Coal Harbour is a growing upscale community that started its residential redevelopment in the 1990’s. It is composed of three neighbourhoods; Marathon Land, Bayshore Garden and Triangle West. It is a beautiful waterfront walkway with a mixture of residential, office, retail, and hotel space with new developments continuing to appear. Coal Harbour goes from the financial district directly to Stanley Park and English Bay. The northwestern section features private marinas, several rowing and boating clubs and a community centre.
Yaletown was formerly a heavy industrial area dominated by warehouses and rail yards, since the Expo 86 it has been transformed into one of the most densely populated neighbourhoods in the city. The marinas, parks, high rise apartment blocks, and converted heritage buildings are significant. This neighbourhood is a hub of activity with great walkability and all amenities within a 1-2 block radius. Yaletown also has no shortage of transport options as you have the Aquabus, SkyTrain,community shuttles and buses all close by.
Vancouver’s downtown was renamed from Gastown to “Vancouver” and incorporated as a city in 1886. The core has been overlaid by residential condos towers over the past generation, providing social and cultural amenities to accompany the redevelopment. Vancouver’s downtown while still dominated by commercial functions is also home to famous Robson Street, known for its shopping. The estimated population of Vancouver in 2014 is 610,000, which makes it the 8th largest city in Canada.
The West End is a gorgeous tree line community, boarded by Downtown core business and financial districts, Stanley Park and English Bay. With traffic calmed streets punctuated by concrete islands, sidewalk barricades, mini-parks and many residential heritage buildings you see a lot of people walking and riding bikes.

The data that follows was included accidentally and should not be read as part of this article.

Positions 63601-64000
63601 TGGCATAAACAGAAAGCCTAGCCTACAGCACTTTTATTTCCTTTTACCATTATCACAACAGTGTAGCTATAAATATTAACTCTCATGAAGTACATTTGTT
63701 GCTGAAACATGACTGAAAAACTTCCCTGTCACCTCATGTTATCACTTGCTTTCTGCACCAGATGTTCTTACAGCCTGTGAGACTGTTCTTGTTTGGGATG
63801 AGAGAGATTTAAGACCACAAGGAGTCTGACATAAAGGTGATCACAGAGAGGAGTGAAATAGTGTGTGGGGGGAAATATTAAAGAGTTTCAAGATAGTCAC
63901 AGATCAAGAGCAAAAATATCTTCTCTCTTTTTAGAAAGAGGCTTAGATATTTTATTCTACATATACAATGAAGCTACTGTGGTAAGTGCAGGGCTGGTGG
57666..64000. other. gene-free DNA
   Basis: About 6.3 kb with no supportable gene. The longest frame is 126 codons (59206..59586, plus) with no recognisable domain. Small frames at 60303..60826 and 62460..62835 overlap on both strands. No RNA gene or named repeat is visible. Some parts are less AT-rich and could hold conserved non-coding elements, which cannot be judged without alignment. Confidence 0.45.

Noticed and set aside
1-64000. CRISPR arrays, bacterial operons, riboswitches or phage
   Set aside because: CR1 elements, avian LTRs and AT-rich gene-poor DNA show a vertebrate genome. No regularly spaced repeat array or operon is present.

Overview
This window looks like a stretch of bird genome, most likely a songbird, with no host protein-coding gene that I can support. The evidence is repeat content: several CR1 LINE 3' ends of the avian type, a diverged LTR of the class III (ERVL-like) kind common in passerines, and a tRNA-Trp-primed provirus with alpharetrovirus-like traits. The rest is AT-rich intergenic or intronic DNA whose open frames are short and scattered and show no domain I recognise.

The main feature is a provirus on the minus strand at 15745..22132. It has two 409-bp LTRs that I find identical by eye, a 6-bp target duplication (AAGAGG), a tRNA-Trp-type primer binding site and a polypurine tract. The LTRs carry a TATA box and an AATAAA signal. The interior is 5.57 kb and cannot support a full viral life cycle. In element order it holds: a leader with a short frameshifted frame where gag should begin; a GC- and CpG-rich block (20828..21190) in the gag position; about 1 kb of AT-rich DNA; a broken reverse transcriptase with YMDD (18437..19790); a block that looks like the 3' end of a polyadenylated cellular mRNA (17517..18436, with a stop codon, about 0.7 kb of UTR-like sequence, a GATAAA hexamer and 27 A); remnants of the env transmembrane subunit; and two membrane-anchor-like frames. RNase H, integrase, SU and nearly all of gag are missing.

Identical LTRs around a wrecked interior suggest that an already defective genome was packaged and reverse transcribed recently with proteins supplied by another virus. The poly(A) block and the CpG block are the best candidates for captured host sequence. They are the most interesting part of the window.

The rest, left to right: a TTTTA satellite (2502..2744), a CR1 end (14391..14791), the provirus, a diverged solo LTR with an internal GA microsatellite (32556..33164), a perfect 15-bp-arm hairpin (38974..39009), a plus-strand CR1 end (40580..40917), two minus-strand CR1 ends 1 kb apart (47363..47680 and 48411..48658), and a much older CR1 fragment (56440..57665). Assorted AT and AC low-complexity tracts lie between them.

False Creek is where the Olympic Village was built for the 2010 Winter Olympic Games, to house athletes and Olympic officials coming from across the world and is now transformed into residential housing with all amenities. This area is a mixed-use community made up of area parks, a growing number of retail and service outlets but the primary focus is on residential units. The area has an approx. population of 11,000–13,000 people. The Olympic Village in False Creek is listed as one of the greenest communities in the world.
Point Grey is one of Vancouver’s older neighbourhoods, with many long-time residents. The area is known for two of the city’s popular beaches, Jericho Beach and Spanish Banks. Both beaches are great for watching the sunset, over English Bay and the mountains.
Shaughnessy is largely residential, with a higher-than-average proportion of heritage houses from the first half of last century. Several major arteries and the Canada Line subway serve this otherwise serene area. Local residents enjoy shopping areas in Arbutus to the west and Cambie Village to the northeast. The eastern side of this area has two hospitals and the gorgeous VanDusen Botanical Garden. Shaughnessy is the city’s geographic heart, between Queen Elizabeth Park and Arbutus.
West Vancouver is mainly a residential district as many residents are retired, work at home, or take the short commute to downtown Vancouver. A 25-block strip of Marine Drive serves as a commercial district, featuring shops, small offices, garages and gas stations, restaurants, banks, and other common amenities. This area is commonly known as ‘Ambleside’, with a one-block section separated from that area known as ‘Dundarave’. West Vancouver is also home to Park Royal Shopping Centre, Canada’s first mall. Opened in the 1950s, it now consumes 2 km of both sides of Marine Drive near North Vancouver, and is home to several department stores and large retailers, as well as many small retailers. Park Royal is also the largest mall on the North Shore, and is a bus terminal for Blue Bus and North Vancouver TransLink buses.
Framed by the picturesque North Shore Mountains, North Vancouver offers unprecedented access to nature along with urban comforts.
Try hiking or mountain biking through parks laden with old-growth rainforest. Ski on mountains showcased during the 2010 Olympic Winter Games. Three local mountains – Grouse Mountain, Cypress Mountain (in West Vancouver) and Mount Seymour – are the bases for many popular outdoor pursuits found on “The Shore.”
Wander through Lonsdale Quay, the waterfront heartbeat of North Vancouver, or shop for First Nations art at local galleries, followed by dining on homegrown specialties like alder-grilled salmon and microbrewery beer. It’s possible to do all these things in one day.
Most North Vancouver attractions are just a 20-minute drive from downtown Vancouver across the Lions Gate Bridge or the Second Narrows Bridge. The North Shore (also encompassing wealthy neighbouring West Vancouver) is home to nearly 180,000 active, green-minded citizens.